Philomena’s crew were the first three cows to arrive at CCFS. These three girls—who are still best friends—were rescued as babies from a stockyard shortly before they were to be sent to market to be sold.
Philomena is the herd’s second sergeant. This sweet, friendly girl is always one of the first on the scene any time something is going on in her pasture. She never hesitates to guard her herd or whack an insolent newbie with her horns. Indeed, she still intimidates George Harrison Valentino, who outweighs her by a good 700lbs.
Sienna is a laid-back, affectionate teddy bear who will stand around and let you pet her for hours. And if you stop petting her, she's liable to use your leg as a scratching post for her head. Often referred to as the "Golden Retriever" of the herd.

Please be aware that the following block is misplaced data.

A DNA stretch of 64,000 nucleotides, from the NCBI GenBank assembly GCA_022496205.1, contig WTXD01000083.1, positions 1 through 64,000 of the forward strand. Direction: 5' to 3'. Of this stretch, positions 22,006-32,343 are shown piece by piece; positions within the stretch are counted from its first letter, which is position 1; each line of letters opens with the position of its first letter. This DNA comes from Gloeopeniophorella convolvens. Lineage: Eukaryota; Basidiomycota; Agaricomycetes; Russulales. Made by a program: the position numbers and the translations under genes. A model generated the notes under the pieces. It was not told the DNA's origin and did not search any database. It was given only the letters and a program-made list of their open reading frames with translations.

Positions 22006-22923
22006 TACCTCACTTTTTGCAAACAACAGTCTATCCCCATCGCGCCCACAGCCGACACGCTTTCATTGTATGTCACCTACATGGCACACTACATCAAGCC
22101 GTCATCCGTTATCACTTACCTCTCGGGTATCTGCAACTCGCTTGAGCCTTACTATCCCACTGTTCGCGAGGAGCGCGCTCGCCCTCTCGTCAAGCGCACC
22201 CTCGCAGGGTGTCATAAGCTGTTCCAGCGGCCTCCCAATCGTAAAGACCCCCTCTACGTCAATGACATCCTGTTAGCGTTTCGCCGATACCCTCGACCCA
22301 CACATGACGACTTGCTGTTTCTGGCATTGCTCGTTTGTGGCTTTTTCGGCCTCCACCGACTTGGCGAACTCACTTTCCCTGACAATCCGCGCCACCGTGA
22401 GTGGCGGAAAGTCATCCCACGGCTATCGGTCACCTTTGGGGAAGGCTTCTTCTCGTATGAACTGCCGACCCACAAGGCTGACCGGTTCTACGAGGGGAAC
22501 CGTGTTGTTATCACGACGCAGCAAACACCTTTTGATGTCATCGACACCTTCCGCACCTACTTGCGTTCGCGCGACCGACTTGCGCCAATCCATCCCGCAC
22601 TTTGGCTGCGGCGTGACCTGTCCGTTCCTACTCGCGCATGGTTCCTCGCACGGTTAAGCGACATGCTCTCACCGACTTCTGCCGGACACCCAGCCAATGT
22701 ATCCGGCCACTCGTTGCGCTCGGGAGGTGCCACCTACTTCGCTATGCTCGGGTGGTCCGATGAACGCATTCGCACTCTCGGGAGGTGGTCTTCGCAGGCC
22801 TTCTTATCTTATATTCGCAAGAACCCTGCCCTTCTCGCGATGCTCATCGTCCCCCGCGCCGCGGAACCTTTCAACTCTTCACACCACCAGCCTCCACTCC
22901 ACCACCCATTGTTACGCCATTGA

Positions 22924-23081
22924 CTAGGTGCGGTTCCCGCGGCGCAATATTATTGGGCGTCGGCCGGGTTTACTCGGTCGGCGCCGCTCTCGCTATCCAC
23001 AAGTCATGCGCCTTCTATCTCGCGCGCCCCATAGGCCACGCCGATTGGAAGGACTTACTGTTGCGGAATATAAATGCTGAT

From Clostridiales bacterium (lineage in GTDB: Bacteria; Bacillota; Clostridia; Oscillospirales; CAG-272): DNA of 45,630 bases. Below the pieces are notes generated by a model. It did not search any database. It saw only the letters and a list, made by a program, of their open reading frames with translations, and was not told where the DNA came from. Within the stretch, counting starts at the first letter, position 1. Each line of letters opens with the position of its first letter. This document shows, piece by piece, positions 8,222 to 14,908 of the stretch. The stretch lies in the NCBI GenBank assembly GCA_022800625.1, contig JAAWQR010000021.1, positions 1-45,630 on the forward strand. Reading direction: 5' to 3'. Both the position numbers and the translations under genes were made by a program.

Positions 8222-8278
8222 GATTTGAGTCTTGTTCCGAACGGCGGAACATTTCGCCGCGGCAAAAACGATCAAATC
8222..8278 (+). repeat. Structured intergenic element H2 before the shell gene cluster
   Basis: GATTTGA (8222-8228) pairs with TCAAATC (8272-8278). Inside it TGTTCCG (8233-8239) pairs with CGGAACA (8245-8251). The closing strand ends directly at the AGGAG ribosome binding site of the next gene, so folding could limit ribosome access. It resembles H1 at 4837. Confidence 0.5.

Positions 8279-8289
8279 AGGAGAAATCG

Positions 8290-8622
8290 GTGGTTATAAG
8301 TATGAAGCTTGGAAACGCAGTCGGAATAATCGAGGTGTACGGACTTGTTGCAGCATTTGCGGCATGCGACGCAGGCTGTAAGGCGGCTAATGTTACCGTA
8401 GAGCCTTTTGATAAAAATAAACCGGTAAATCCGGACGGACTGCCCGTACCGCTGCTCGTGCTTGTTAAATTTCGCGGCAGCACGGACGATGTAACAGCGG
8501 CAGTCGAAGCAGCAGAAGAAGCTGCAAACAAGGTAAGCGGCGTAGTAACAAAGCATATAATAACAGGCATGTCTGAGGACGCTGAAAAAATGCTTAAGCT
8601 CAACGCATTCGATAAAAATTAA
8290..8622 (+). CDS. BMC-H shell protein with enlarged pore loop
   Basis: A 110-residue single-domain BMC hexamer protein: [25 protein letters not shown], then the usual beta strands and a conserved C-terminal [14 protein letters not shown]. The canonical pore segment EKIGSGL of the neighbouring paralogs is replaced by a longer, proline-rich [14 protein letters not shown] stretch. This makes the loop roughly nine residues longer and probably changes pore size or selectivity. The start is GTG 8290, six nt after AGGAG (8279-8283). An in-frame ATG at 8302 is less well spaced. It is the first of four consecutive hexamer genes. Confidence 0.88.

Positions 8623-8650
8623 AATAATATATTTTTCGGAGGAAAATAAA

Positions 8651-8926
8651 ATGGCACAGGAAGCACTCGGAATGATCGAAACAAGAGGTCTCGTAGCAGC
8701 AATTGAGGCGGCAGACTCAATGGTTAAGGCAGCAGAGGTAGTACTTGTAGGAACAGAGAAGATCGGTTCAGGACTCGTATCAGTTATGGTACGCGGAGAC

Alexis is very smart, and as a result, very suspicious. It took us fully a year to be able to pet her, and she still isn't a big fan of being touched.
This herd of 12 cows lived in a neighboring field. They had basically been put there and left to fend for themselves. As a result of their very limited contact with people, they were essentially feral. They were also starving, as their “owners” didn’t bother to feed them, even in winter when no grass was growing in a field that was already mostly brambles. They were also drinking out of a swamp, as they had no water. We couldn't bear to see them slowly waste away, so they became our next set of residents. Some of the herd lives at Critter Creek, and the others who are not as fond of humans reside at our Critter Hills facility. The ones listed below are residents of Critter Creek.